Preprint Article Version 1 This version is not peer-reviewed

What Is the Value of and Who Values Native Bee Pollination for Wild Blueberries and Cranberries?

Version 1 : Received: 30 June 2018 / Approved: 3 July 2018 / Online: 3 July 2018 (06:33:59 CEST)

How to cite: Hoshide, A.K.; Drummond, F.A.; Stevens, T.H.; Venturini, E.; Hanes, S.P.; Sylvia, M.M.; Loftin, C.S.; Yarborough, D.E.; Averill, A.L. What Is the Value of and Who Values Native Bee Pollination for Wild Blueberries and Cranberries?. Preprints 2018, 2018070027 (doi: 10.20944/preprints201807.0027.v1). Hoshide, A.K.; Drummond, F.A.; Stevens, T.H.; Venturini, E.; Hanes, S.P.; Sylvia, M.M.; Loftin, C.S.; Yarborough, D.E.; Averill, A.L. What Is the Value of and Who Values Native Bee Pollination for Wild Blueberries and Cranberries?. Preprints 2018, 2018070027 (doi: 10.20944/preprints201807.0027.v1).

Abstract

Recent pollinator declines have focused efforts on their conservation which require clear estimates of pollination value to agriculture. Our socio-economic producer surveys and agronomic field research data were used to present a new way of estimating ecosystem service value of native pollinators. Using two regionally important U.S.A. crops, Maine wild blueberry and Massachusetts cranberry as models, we present perceived values of native bee pollinators from both consumer and producers. Wild blueberry’s Replacement Cost (RC) was greater than Attributable Net Income (ANI), since greater rented honey bee stocking densities are required. Attributable Net Income for native bees were similar for wild blueberry ($613/ha) and cranberry ($689/ha). Marginal Net Farm Income (MNFI) from incrementally adding more hives per ha was greater from stocking a third/fourth hive per ha for cranberry ($6,206) than stocking a ninth/tenth hive per ha for wild blueberry ($556), given greater responsiveness of yield, revenue, and profit to using rented honey bee hives in cranberry compared to wild blueberry. Both crops’ producers were only willing to annually invest $140–188/ha in native pollination enhancements on their farms, justifying government support. Consumers are willing to pay ~6.7 times more to support native bees than producers, supporting market-based support for invertebrate conservation.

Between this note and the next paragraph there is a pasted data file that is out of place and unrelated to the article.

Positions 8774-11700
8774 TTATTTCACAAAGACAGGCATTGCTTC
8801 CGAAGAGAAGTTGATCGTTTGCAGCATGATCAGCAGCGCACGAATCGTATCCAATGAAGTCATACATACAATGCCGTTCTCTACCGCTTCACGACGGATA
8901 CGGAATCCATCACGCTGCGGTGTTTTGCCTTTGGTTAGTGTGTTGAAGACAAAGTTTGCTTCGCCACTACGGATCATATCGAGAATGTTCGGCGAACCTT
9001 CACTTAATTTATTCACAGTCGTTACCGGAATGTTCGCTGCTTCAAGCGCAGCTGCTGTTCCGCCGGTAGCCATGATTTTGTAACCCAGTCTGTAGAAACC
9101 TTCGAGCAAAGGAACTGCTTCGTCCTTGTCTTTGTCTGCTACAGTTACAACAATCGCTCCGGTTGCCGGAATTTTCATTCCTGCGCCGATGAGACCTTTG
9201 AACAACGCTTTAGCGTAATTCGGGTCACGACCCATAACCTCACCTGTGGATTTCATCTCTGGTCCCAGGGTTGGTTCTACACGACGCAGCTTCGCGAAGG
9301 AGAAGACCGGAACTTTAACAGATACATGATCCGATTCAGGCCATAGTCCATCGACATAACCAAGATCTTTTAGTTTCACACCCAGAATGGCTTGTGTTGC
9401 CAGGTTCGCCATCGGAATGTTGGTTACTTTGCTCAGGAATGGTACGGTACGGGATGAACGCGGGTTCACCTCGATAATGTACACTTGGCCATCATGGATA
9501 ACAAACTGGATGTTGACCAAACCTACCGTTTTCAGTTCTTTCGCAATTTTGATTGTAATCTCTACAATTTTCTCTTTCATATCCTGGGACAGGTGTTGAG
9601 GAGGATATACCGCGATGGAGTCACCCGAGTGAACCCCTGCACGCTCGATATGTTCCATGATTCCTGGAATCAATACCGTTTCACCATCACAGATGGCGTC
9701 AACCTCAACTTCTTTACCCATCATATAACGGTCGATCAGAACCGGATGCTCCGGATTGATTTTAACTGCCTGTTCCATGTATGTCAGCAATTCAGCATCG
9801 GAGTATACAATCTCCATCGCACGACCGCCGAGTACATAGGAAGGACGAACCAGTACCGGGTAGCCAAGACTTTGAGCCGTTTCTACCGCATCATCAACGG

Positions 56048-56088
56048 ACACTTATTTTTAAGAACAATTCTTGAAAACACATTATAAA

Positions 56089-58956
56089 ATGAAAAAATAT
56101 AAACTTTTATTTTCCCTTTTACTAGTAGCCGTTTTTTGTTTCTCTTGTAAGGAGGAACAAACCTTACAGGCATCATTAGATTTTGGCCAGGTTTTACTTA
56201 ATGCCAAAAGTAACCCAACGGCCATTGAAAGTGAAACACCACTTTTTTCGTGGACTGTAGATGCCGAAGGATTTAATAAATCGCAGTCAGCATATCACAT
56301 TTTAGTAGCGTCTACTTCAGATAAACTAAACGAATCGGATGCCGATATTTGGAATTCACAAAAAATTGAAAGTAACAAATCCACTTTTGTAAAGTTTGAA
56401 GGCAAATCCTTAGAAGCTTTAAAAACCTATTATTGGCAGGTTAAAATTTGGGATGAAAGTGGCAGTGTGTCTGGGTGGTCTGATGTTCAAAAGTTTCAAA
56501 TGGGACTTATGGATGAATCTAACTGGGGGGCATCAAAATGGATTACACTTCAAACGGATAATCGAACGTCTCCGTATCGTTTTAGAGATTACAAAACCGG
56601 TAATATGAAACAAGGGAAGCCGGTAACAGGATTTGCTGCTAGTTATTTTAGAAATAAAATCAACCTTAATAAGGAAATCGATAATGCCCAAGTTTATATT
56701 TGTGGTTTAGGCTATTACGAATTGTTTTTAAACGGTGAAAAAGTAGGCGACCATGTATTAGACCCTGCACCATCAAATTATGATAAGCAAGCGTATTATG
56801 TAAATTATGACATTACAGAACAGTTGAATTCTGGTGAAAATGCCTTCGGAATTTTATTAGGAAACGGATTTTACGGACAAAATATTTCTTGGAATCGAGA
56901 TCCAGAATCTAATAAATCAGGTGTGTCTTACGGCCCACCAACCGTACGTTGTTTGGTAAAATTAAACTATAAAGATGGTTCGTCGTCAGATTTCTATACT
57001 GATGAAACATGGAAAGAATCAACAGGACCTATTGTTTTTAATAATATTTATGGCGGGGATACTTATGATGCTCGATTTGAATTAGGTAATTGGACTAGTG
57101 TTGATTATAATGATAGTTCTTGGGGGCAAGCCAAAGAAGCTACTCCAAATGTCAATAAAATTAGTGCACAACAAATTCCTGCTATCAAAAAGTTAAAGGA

Subject Areas

pollination value; native bees; economics; production function; willingness to pay; contingent valuation; stated preference; wild blueberry; cranberry; survey

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